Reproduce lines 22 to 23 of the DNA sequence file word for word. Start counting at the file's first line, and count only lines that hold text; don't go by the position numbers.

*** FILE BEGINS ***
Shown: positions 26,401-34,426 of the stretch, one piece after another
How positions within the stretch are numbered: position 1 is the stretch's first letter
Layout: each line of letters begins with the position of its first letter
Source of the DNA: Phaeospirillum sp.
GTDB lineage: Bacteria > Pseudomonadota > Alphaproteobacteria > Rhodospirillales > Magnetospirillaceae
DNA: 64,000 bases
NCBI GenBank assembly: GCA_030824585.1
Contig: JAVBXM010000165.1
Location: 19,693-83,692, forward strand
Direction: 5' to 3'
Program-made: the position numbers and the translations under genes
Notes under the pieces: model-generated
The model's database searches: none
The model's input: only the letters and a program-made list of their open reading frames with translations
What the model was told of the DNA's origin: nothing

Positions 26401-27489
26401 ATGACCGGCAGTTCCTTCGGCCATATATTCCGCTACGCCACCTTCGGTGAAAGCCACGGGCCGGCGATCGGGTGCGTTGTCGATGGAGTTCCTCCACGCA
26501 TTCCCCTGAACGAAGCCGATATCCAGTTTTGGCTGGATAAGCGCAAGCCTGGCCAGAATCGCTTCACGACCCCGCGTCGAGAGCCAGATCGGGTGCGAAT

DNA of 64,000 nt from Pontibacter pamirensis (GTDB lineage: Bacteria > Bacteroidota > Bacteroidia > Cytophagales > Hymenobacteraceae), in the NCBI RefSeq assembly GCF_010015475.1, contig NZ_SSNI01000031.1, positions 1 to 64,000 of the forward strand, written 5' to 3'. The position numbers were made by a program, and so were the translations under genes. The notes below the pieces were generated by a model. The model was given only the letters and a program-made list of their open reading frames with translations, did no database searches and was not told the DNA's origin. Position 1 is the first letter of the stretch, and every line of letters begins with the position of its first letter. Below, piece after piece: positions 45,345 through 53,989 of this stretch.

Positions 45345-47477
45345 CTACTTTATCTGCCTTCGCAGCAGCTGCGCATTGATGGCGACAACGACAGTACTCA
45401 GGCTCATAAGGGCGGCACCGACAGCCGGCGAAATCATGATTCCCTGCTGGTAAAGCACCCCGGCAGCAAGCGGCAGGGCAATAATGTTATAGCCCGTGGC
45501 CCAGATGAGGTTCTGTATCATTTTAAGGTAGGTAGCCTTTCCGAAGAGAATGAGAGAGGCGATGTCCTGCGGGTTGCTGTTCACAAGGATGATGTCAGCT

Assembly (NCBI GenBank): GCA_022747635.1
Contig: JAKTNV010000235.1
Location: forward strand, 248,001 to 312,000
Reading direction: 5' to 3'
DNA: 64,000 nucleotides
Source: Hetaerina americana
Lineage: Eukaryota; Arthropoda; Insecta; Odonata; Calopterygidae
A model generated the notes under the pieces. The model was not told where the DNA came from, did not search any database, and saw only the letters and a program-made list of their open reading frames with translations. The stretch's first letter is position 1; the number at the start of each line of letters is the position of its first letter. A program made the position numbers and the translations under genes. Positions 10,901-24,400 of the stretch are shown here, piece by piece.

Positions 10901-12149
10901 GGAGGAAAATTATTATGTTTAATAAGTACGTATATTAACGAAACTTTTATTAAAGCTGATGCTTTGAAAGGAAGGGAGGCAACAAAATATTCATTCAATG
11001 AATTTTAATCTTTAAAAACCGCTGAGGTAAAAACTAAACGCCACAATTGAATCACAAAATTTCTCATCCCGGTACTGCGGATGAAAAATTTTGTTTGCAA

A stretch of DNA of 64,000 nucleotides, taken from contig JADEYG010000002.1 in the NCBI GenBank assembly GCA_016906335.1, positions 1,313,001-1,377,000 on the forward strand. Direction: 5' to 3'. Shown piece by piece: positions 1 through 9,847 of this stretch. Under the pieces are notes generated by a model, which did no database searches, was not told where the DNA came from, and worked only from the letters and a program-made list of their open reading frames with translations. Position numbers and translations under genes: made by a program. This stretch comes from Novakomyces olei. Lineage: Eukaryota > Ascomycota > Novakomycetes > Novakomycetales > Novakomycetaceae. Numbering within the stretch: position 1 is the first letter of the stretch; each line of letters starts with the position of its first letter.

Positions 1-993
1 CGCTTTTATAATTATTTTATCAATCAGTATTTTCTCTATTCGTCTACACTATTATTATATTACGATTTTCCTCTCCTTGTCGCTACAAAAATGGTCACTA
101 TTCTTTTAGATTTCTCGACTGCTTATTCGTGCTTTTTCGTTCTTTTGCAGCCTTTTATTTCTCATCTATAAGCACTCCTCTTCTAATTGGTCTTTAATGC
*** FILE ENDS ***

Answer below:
45401 GGCTCATAAGGGCGGCACCGACAGCCGGCGAAATCATGATTCCCTGCTGGTAAAGCACCCCGGCAGCAAGCGGCAGGGCAATAATGTTATAGCCCGTGGC
45501 CCAGATGAGGTTCTGTATCATTTTAAGGTAGGTAGCCTTTCCGAAGAGAATGAGAGAGGCGATGTCCTGCGGGTTGCTGTTCACAAGGATGATGTCAGCT